Erythrocytosis is a condition in which your body makes too many red blood cells (RBCs) or erythrocytes. RBCs carry oxygen to your organs and tissues. Having too many of these cells can make your blood thicker than normal and lead to blood clots and other complications.
There are two types of erythrocytosis:
- Primary erythrocytosis. This type is caused by a problem with cells in the bone marrow, where RBCs are produced. Primary erythrocytosis is sometimes inherited.
- Secondary erythrocytosis. A disease or the use of certain drugs can cause this type.
Between 44 and 57 out of every 100,000 people have primary erythrocytosis, according to a 2013 review of the condition. The number of people with secondary erythrocytosis may be higher, but it’s hard to get an exact number because there are so many possible causes.
Erythrocytosis vs. polycythemia
Erythrocytosis is sometimes referred to as polycythemia, but the conditions are slightly different:
- Erythrocytosis is an increase in RBCs relative to the volume of blood.
- Polycythemiais an increase in both RBC concentration and hemoglobin, the protein in red blood cells that carries oxygen to the body’s tissues.
What causes this?
Primary erythrocytosis can be passed down through families. It’s caused by a mutation in genes that control how many RBCs your bone marrow makes. When one of these genes is mutated, your bone marrow will produce extra RBCs, even when your body doesn’t need them.
Another cause of primary erythrocytosis is polycythemia vera. This disorder makes your bone marrow produce too many RBCs. Your blood becomes very thick as a result.
Secondary erythrocytosis is an increase in RBCs caused by an underlying disease or the use of certain medications. Causes of secondary erythrocytosis include:
- a lack of oxygen, such as from lung diseases or being in high altitudes
- medications such as steroids and diuretics
Sometimes the cause of secondary erythrocytosis is unknown.
What are the symptoms?
Symptoms of erythrocytosis include:
Having too many RBCs can also increase your risk of blood clots. If a clot becomes lodged in an artery or vein, it can block blood flow to essential organs like your heart or brain. A blockage in blood flow can lead to a heart attack or stroke.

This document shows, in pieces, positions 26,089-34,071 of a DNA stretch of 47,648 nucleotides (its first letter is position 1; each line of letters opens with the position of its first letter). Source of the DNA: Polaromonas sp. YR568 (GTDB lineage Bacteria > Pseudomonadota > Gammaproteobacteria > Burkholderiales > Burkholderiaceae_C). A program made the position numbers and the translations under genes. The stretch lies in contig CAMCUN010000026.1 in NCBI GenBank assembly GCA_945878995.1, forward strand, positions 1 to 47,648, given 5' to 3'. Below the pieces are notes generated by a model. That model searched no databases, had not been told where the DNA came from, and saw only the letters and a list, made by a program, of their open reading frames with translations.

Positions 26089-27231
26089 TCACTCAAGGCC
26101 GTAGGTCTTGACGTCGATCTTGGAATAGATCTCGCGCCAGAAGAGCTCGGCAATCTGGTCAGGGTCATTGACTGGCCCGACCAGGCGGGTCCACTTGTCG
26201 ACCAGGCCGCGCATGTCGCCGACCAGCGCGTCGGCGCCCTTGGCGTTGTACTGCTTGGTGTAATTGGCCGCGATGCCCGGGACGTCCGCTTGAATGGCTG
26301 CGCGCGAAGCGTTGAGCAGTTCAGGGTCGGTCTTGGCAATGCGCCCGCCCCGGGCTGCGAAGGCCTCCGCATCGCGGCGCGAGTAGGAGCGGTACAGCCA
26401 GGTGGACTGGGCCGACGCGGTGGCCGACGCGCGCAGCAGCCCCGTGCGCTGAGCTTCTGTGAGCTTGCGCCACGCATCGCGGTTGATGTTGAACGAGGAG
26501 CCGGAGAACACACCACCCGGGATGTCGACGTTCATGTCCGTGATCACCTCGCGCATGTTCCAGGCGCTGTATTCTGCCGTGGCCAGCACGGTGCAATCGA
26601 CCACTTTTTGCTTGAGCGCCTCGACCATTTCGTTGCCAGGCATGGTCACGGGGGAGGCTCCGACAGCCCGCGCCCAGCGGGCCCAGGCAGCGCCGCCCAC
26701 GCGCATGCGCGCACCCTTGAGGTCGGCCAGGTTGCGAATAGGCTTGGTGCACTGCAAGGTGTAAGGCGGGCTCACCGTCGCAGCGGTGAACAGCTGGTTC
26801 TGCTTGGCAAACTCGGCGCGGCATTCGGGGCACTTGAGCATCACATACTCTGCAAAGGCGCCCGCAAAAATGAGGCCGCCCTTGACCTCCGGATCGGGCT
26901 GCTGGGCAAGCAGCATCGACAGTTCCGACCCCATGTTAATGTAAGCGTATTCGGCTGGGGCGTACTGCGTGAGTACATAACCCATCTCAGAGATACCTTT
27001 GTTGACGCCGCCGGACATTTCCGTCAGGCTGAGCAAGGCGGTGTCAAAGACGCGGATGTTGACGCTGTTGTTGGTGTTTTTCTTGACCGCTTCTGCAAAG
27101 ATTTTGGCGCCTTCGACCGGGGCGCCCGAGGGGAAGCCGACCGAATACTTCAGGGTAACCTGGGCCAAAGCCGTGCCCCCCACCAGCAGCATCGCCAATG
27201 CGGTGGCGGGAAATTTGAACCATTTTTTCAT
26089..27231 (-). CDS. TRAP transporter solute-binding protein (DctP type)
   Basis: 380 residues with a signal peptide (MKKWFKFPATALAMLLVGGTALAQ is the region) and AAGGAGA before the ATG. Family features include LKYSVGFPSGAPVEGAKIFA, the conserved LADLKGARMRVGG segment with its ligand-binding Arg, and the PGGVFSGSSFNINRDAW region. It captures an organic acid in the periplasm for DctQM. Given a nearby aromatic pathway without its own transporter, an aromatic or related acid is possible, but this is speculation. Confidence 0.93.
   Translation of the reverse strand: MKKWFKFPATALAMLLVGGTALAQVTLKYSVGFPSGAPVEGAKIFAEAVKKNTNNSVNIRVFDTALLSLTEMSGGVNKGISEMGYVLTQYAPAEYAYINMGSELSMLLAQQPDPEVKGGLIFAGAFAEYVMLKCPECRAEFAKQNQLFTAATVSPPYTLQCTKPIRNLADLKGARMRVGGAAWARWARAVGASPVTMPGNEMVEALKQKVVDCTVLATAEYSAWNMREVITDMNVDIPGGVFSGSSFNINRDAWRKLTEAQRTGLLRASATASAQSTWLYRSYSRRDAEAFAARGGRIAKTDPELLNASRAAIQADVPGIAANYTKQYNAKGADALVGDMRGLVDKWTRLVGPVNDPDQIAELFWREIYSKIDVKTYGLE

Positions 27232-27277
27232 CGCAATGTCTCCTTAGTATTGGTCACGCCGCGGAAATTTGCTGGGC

How is this diagnosed?
Your doctor will start by asking about your medical history and symptoms. Then they’ll perform a physical exam.
Blood tests can be done to measure your RBC count and erythropoietin (EPO) levels. EPO is a hormone your kidneys release. It increases the production of RBCs when your body is low in oxygen.
People with primary erythrocytosis will have a low EPO level. Those with secondary erythrocytosis may have a high EPO level.
You may also have blood tests to check levels of:
- Hematocrit. This is the percentage of RBCs in your blood.
- Hemoglobin. This is the protein in RBCs that carries oxygen throughout your body.
A test called pulse oximetry measures the amount of oxygen in your blood. It uses a clip-on device that’s placed on your finger. This test can show whether a lack of oxygen caused your erythrocytosis.
If your doctor thinks there might be a problem with your bone marrow, they’ll likely test for a genetic mutation called JAK2. You may also need to have a bone marrow aspiration or biopsy. This test removes a sample of the tissue, liquid, or both from inside your bones. It’s then tested in a lab to see if your bone marrow is making too many RBCs.
You can also get tested for the gene mutations that cause erythrocytosis.
Treating and managing erythrocytosis
Treatment aims to reduce your risk of blood clots and relieve symptoms. It often involves lowering your RBC count.
Treatments for erythrocytosis include:
- Phlebotomy (also called venesection). This procedure removes a small amount of blood from your body to lower the number of RBCs. You may need to have this treatment twice a week or more often until your condition is under control.
- Aspirin. Taking low doses of this everyday pain reliever may help prevent blood clots.
- Medications that lower RBC production. These include hydroxyurea (Hydrea), busulfan (Myleran), and interferon.
What’s the outlook?
Often the conditions that cause erythrocytosis can’t be cured. Without treatment, erythrocytosis can increase your risk for blood clots, heart attack, and stroke. It can also increase your risk for leukemia and other types of blood cancers.
Getting treatment that lowers the number of RBCs your body produces can reduce your symptoms and prevent complications.